Can an Erring and Lost Christian be Restored to Christ?
One of your articles discussed that a person who leaves the church and rejects God has no more sacrifice for sin. Can these people be brought back into the fold?
Yes, provided they sincerely desire to come back. The book of Hebrews deals more with this issue of falling away than does any other book in the New Testament because so many Jewish Christians were falling away from the church to go back to Judaism. In Hebrews 6:4-6 we read, “For it is impossible for those who were once enlightened, and have tasted of the heavenly gift, and were made partakers of the Holy Ghost, And have tasted the good word of God, and the powers of the world to come, If they shall fall away, to renew them again unto repentance; seeing they crucify to themselves the Son of God afresh, and put him to an open shame.” Please understand what this passage is saying. Here are people who were Christians. They were “once enlightened.” They had “tasted of the heavenly gift.” They partook of the Holy Spirit. They experienced the “good word of God.” They partook of the “powers of the world to come.” Yet, they made a conscious choice to refuse these things, forsake Christianity and go back into Judaism. The Hebrew writer says that it is “impossible to renew them again unto repentance.” I take this to mean that no outside force is going to be able to bring them back to faithfulness to the Lord.
Now, can they come back? There is no doubt that they can repent and turn back to God again. The story of the Prodigal Son in Luke 15:11-32 illustrates this very point. God is always willing to accept those who, in repentance, turn to Him and declare their love for Him. The Prodigal Son is an illustration of the very point that we need to make in this regard, so let’s look at that. Notice that the Prodigal Son left his father of his own will. He was in a good and blessed situation, but he decided that he knew what was best and left his father’s house. As a result, he squandered his inheritance living a sinful life. He eventually ran out of money and friends, and ended up in the lowest situation imaginable in that day–feeding pigs. When he himself realized the depravity of his situation, he decided to make a change. He came home and was restored to his father. His father forgave him and received him back into his house. The one thing that you don’t read about in the story of the prodigal son is people going out to check on him to make sure he was well. The father didn’t go looking for him; the servants didn’t go looking for him and the brother didn’t go looking for him. They didn’t look for him because in his situation there would be nothing that could be said to bring him back.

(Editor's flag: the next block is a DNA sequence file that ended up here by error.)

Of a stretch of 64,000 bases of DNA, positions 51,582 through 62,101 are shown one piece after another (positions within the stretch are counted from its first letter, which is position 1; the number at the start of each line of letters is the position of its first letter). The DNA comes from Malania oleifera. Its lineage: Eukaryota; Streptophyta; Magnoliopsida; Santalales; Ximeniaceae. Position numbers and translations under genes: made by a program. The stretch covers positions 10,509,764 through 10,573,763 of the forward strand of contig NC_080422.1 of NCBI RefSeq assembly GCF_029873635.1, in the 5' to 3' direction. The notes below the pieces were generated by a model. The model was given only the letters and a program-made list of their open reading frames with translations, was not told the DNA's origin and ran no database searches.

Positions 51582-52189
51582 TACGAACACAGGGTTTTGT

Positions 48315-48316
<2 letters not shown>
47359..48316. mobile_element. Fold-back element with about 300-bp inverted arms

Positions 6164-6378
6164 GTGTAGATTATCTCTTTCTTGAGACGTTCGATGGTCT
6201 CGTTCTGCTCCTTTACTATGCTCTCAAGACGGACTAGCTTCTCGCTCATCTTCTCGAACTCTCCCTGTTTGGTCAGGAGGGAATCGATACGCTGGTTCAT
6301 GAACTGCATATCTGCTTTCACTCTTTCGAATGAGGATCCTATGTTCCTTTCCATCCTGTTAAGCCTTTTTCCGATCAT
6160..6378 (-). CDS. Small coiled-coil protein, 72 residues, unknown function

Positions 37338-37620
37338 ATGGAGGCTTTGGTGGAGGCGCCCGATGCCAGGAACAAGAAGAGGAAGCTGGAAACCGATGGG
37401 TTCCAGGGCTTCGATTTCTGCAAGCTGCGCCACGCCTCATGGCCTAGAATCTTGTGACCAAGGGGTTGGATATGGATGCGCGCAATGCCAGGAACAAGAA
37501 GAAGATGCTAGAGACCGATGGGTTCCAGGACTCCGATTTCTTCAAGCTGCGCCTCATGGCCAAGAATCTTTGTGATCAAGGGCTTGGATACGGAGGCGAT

Now, there are situations where we should look for those who are lost. This is illustrated in the parable of the lost sheep and lost coin that are told immediately before the parable of the Prodigal Son. The lost sheep illustrates those who are lost through ignorance. The lost coin illustrates those who are lost through neglect. However, when one deliberately chooses to leave that which he knows is a place of rest and safety, then the only way that person can be restored is through their own personal decision. No amount of reasoning from us is going to persuade someone to come back who has purposefully chosen to be lost. So as the Hebrew writer said in Hebrews 6:4-6, it is impossible for us to renew them again to repentance. That is a choice that only that person can make. What must one do to come back? He needs to acknowledge his lost state. And since this question is addressing Christians, this means making a public confession of fault and recommitting oneself to the cause which was publicly abandoned.